I Don't Want You Anymore
Clementine Creevy of Los Angeles’ moody and explosive outfit Cherry Glazerr has been on the road with her music, since she started out of high school and made a splash with her unique alternative rock. This album, four years since her last critically acclaimed record, Stuffed and Ready, is her pandemic record. But while some artists wrote about isolation and ennui, Creevy went in the opposite direction: into the jaws of a complex romantic relationship.
Her time at home, she says, gave her more time to reflect upon and pursue relationships in a way she never could on the road. The album starts with the most toned-down song on the record (passionate nonetheless), “Addicted to Your Love,” and ends with the title track, “I Don’t Want You Anymore,” an ear worm of a tune that shows her holding onto something long after it has died. In between is sexual tension, self-doubt, romantic obsession, and the destruction that can come from a relationship you’re not even sure if you want.
“Wish I could meet you with my eyes / I’m sick inside my twisted mind / Ah-ha, wish I was ready for you,” she sings on one of the singles off the record, touching on her own feelings of shame and unworthiness. The highlight of the record, besides the range she shows as a rocker influenced by the likes of Nirvana and Billie Eillish, is the raw honesty of her reflections on romantic love. It teeters on the brink of addiction, with songs like “Bad Habit” and “Eat You Like a Pill.” But there is a tenderness to her reflections as well: “In the end you’re always holding me.”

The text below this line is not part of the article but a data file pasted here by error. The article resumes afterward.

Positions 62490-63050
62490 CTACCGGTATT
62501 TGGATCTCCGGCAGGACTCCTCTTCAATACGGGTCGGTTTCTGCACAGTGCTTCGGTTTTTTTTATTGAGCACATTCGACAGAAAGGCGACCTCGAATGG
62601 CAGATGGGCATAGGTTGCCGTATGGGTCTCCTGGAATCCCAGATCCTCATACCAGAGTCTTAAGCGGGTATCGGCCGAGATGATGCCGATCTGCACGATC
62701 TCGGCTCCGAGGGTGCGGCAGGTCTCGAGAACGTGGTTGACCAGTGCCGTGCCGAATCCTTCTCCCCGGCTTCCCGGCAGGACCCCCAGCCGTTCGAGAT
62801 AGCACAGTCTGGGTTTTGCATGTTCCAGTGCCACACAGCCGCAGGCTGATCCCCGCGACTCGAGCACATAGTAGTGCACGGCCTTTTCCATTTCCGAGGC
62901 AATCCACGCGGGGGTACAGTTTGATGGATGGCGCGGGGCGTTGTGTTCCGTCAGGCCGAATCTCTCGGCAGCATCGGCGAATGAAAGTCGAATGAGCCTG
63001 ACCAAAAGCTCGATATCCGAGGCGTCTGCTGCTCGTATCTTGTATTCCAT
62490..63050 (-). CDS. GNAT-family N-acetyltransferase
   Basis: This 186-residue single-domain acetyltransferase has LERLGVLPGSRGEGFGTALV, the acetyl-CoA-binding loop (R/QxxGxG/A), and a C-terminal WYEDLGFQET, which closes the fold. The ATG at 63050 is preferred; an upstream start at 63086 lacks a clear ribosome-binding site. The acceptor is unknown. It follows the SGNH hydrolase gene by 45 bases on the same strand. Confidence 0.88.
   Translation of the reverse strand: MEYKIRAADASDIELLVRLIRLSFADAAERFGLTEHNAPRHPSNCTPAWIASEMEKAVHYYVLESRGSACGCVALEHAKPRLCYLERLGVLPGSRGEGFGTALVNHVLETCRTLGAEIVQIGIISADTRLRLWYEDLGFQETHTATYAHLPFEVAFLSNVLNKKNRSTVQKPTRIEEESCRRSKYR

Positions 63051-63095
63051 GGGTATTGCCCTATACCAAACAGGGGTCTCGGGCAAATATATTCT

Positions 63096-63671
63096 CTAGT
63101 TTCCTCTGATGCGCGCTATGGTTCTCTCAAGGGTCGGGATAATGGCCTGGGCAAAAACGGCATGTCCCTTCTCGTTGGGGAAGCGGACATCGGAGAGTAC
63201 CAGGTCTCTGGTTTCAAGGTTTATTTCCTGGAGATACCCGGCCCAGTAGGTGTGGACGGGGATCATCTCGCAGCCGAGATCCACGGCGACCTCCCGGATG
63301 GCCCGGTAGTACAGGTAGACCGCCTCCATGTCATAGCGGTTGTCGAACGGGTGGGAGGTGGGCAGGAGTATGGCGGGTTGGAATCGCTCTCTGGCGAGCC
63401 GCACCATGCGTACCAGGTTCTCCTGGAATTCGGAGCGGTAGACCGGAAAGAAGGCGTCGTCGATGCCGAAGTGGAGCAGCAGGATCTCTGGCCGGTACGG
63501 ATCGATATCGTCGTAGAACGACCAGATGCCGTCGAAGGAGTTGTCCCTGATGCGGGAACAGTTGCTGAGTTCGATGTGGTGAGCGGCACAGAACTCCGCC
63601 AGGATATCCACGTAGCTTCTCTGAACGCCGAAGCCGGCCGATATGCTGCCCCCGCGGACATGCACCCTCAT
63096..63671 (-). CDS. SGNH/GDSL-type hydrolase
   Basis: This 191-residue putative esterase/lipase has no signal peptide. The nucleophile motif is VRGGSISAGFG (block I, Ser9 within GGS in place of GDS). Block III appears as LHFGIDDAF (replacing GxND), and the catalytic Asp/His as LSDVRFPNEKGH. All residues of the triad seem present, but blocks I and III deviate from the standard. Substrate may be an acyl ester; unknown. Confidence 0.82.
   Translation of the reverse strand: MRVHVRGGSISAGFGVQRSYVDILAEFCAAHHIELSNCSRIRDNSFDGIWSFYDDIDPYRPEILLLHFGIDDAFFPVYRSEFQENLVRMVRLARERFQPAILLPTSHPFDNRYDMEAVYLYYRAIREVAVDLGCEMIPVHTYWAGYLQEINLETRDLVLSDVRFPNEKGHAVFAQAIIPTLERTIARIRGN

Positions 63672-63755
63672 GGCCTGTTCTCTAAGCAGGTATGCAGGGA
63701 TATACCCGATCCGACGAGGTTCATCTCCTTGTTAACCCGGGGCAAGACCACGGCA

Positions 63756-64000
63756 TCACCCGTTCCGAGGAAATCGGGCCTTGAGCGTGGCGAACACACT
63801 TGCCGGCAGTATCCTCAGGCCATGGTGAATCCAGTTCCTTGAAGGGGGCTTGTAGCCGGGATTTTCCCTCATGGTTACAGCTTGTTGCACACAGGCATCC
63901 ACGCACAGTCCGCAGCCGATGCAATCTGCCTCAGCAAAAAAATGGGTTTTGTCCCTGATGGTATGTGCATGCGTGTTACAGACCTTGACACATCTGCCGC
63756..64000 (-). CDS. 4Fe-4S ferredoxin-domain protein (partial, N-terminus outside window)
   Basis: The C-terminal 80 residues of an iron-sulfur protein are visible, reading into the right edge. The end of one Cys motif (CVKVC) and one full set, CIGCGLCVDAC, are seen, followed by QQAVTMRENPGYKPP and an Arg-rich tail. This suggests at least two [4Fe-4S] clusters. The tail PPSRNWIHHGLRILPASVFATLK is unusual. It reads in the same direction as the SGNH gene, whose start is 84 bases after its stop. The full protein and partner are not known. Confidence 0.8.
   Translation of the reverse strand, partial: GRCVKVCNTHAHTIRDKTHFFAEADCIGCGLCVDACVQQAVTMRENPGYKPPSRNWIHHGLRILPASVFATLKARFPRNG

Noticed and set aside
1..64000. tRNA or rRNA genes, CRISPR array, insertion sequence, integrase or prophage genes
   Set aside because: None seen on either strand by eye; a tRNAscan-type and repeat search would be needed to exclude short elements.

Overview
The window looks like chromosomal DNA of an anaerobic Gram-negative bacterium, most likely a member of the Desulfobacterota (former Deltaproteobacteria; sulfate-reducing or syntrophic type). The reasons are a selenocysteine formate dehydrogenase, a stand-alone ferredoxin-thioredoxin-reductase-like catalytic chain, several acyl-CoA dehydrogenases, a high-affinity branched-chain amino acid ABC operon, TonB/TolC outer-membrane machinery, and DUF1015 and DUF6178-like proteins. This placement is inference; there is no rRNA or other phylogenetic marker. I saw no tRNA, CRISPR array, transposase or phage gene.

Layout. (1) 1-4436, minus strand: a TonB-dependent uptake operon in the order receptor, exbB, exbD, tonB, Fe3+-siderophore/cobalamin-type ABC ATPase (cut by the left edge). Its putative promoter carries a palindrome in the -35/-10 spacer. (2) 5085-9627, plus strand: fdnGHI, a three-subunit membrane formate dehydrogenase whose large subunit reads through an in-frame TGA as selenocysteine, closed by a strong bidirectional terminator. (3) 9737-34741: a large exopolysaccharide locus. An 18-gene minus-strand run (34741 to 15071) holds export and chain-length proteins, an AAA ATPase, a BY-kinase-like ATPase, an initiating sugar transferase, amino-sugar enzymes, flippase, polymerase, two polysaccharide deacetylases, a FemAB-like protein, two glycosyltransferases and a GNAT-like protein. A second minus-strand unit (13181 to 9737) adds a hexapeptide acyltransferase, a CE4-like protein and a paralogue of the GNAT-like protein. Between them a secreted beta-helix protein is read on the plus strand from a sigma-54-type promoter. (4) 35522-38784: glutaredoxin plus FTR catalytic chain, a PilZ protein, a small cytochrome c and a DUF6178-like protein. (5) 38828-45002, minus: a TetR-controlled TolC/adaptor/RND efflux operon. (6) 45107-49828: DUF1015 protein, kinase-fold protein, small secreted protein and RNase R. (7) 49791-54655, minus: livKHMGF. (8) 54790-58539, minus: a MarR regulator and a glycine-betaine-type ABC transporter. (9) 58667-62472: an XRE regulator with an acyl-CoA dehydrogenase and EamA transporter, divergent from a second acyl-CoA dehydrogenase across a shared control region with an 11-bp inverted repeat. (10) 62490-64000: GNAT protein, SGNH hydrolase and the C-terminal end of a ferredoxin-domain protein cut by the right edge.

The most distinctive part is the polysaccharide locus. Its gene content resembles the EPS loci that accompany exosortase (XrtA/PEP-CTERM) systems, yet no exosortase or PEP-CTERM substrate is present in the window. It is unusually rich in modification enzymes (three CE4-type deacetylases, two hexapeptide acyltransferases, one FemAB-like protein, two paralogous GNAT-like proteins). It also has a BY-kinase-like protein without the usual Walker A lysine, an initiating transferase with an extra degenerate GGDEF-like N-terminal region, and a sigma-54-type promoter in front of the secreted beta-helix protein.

While this is what Creevy says is her most “mature” album, the music and the lyrics alike seem to be a soundtrack to young love, based more on obsession than any sort of healthy mutual respect. It’s pretty one-sided, which might be the most glaring fault of a record dealing with romantic love.
But she doesn’t claim to be writing the healthiest of love records.
It is visceral, passionate, moody, and as she said, something to provide a little catharsis in the midst of life’s romantic complexity. The songs certainly rock and her poetry gets her (and others’) passionate feelings across. Cherry Glazerr shine like a strobe, and you might be a little dizzy by the time that you’re done listening. Is this what Creevy really wants or is she just addicted? The album certainly leaves you with a high, and the suggested lows that accompany it.
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